For the Blakey family of Ava, you can only imagine the worry. A few years ago, baby Owen made his debut nine weeks early, weighing only 3 pounds, 6 ounces and needing round-the-clock care at Cox South Hospital.
Fortunately, the nearby Ronald McDonald House provided the family some comfort for several weeks.
“Each day in the NICU can bring new challenges physically and emotionally,” Mom Anne Blakely said. “Having the Ronald McDonald House so close allowed me to maximize my time by Owen’s side, without worrying about gas and traveling back and forth from home. The comfort, support and amenities provided by the RMH lifted a large burden.”
It’s probably no wonder, then, that this is one of the many stories that brings a smile to the President and CEO of the Ronald McDonald House, Bonnie Keller. She’s led the non-profit since its inception in 1988.
Even better, the Price Cutter Charity Championship presented by Dr Pepper has been a strong supporter of the Ronald McDonald House since the tournament’s own inception 28 years ago.
Now here’s your chance again to assist the Ronald McDonald House and watch the PGA Web.com Tour stop in August in Springfield, if not win prizes. The tournament has gifted almost $13 million to children’s charities in its history.
About the Ronald McDonald House
In her tucked-away office at the Ronald McDonald House near Cox South Hospital, Keller cannot help but beam.
This is an organization that, thanks in part to the PCCC, has grown tremendously over the years. In 2002, it dispatched a dental truck. In 2012, it opened a second facility inside Mercy Kids in central Springfield. Each have served important causes, given many regional families turn to Springfield’s two major hospitals.
And to think the Ronald McDonald House has been part of the PCCC since its inception. Keller still remembers PGA great and Springfield native Payne Stewart turning out to support the event, and NBC “Today Show” meteorologist Willard Scott broadcasting live from Highland Springs Country Club.
That’s when the tournament in the early days was the Ben Hogan Greater Ozarks Open, and Ronald McDonald House was the primary charity – and handled just about everything, from sweepstakes tickets to securing sponsors.
“I’ve been really fortunate to be doing what I’m doing,” Keller said, and then offered words that you won’t forget. “It’s a great way to spend a life.”
Which is understandable when you think of the many ways Ronald McDonald House provides peace of mind for families – those with children, from pre-birth to age 21, who have been hospitalized because of a serious illness or injury.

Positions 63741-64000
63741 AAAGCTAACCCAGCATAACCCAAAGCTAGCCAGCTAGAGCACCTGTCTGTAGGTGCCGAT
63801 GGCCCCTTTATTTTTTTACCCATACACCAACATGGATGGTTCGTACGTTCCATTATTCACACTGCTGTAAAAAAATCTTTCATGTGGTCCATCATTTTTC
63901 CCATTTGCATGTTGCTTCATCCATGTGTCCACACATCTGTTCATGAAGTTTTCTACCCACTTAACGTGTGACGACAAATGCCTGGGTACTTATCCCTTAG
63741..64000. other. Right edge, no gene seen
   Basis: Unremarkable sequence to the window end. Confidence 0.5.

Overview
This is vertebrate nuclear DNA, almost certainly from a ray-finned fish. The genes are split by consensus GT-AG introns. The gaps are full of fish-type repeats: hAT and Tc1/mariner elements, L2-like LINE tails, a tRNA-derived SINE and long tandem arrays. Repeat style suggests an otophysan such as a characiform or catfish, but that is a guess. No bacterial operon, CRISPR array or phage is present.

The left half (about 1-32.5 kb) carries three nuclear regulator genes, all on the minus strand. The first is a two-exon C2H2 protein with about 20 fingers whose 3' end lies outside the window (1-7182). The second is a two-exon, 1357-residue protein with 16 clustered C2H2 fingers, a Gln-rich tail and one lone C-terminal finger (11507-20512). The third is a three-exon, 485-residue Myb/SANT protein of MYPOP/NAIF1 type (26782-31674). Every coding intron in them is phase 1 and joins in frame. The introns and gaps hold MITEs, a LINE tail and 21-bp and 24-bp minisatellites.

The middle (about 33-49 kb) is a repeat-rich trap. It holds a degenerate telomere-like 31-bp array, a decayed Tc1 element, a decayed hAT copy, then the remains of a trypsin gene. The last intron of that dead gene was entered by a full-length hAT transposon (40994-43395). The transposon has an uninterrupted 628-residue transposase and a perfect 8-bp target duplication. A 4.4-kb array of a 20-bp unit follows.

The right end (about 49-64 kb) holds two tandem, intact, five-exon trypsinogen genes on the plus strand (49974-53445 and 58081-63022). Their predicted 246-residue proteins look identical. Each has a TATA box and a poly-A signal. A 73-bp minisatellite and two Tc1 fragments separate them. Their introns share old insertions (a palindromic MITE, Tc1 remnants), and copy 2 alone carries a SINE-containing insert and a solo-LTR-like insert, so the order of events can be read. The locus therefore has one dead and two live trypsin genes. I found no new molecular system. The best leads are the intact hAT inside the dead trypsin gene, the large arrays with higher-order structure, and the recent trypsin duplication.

Each House, which is free to families, is staffed 24 hours a day, 365 days a year by dedicated members of its management team and volunteers.
The House, which has facilities near Cox and Mercy hospitals in Springfield, has aided nearly 12,000 families since opening, with nine nights the average length of stay. Since New Year’s Day 2017, the non-profit has cared for nearly 500 families.
It’s truly a home. Each family has its own room, a comfortable bed and kitchen and laundry facilities. Donated food items are available in case they’re needed, and nearly every evening, volunteers and special outside groups prepare entire meals for guests.
Overall, it’s a place where families can deal more easily with the chaos and uncertainty brought on by catastrophic illness or injury.
And, if you’re curious of its real impact, just visit the Ronald McDonald House’s website. Scroll through the stories of some of the families assisted, and it’s easy to tear up – partly because of their situations but also because of the thanks they offer to the house.
For instance, take the Michael and Patti Brown family of Ozark, whose baby Jase also was born six weeks early.
This is how well the Ronald McDonald House made such a positive impact:
“We love going back and taking dinner to the families there now,” the family said, “as a small way to show our appreciation for all the Ronald McDonald House did for us.”
UNITED WE STAND FOR KIDS
HELP RONALD McDONALD HOUSE: The Springfield non-profit offers two locations that provide temporary, home away from homes for families when their seriously ill or injured child is hospitalized far from home. To help or if in need of assistance, call 417-886-0225.
Businesses also can support the PCCC through various sponsorships, such as the daily newsletter, website or through several events such as a dozen Pro-Ams.
WIN A NEW TRUCK, OR $10,000
The purchase of a $25 TLC Properties Charity Sweepstakes ticket can win one of 500 daily gift cards as well as grand prizes of $10,000 and a 2016 Ford F-150 XLT. It’s also good for a four-day tournament pass.
WIN A NEW CORVETTE STINGRAY
SEE THE FUTURE OF THE PGA TOUR
The PCCC is from Aug. 4-14, with the pros beginning play on Aug. 10 at Highland Springs Country Club. For tickets or other ways to assist, call the Price Cutter Charity Championship staff at 417-887-3400.